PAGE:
That's where digital badges are especially unique. I think one of the things to think about is that digital badges are far more visible and far more useful than the paper or the embroidered counterparts. They're more visible in a few ways—in a human-readable and in a machine-readable way. By human-readable, I mean that they can be showcased on profiles, on social networks and online communities and resumes, portfolios or e-portfolios and other places where people are increasingly curating their personal and their professional identity.

When I talk about the machine-readable advantages of digital badges, it's important to think of these as portable collections of data. They tell you what somebody did or what they can do. They tell you how they were assessed or what program they completed. They tell you when and by whom they were assessed for their skills or their competency. They indicate if the person's skill expires after a certain time, if they need to retrain. It does all this in a secure and portable way that the person who earned it actually owns and can control. This machine readability and the data-driven nature of a digital badge also means that the person's credential can make them more discoverable or visible when it comes to recruiting or talent management within a company or in communities they join through profiles that showcase these skills.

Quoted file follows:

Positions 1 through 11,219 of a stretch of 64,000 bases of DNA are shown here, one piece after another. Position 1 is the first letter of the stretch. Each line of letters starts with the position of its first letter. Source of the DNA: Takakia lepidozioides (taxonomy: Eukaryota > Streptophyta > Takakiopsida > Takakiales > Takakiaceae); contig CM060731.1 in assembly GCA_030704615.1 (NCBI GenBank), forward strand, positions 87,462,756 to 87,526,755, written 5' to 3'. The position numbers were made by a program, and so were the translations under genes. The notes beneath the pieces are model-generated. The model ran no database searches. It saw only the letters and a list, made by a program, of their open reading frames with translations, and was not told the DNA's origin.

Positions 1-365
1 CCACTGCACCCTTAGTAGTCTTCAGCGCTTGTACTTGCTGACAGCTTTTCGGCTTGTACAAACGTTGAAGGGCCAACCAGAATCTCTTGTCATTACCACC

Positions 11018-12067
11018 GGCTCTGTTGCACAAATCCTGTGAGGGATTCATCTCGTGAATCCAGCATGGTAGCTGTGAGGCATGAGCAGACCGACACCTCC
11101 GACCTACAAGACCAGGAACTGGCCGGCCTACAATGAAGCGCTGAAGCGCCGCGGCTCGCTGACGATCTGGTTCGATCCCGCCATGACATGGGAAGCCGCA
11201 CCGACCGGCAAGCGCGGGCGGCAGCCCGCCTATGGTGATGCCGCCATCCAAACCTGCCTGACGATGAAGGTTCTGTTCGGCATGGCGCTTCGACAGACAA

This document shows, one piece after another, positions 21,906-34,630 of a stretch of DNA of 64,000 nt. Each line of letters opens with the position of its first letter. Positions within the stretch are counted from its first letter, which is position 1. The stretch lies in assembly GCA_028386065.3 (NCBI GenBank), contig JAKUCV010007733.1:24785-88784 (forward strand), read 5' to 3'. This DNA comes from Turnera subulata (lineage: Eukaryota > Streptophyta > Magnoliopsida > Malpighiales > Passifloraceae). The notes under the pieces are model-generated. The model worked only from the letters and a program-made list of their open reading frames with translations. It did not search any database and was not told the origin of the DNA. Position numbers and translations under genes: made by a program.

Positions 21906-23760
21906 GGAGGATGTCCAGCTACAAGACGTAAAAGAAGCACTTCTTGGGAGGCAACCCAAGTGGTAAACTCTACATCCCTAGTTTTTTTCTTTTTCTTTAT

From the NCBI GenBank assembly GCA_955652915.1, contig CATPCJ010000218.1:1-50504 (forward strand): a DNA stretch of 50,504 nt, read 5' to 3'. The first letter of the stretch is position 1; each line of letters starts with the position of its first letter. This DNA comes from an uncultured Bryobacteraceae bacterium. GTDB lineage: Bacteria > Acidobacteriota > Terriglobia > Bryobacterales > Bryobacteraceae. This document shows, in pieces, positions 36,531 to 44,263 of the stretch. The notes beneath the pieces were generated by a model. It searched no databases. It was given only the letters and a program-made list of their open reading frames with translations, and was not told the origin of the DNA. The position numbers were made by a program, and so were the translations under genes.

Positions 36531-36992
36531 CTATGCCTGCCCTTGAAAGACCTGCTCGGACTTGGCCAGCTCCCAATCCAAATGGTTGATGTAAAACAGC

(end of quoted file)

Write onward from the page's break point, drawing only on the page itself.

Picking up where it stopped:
Soft skills are crucial to workplace success, and yet, I think there's really few ways today that these are being recorded in a way that's verified and useful. There's movement to turn toward alternate forms of credentials, beyond the traditional four-year degree and even in conjunction with the four-year degree. In fact, over the next five years, it's expected that the availability of alternative credentials like digital badges and professional certificates are expected to double. So the time is right to think about the context of soft skills and credentialing and how we can serve people, both employers but of course individuals, by arming them with a verified achievement that indicates who they are and what they can do.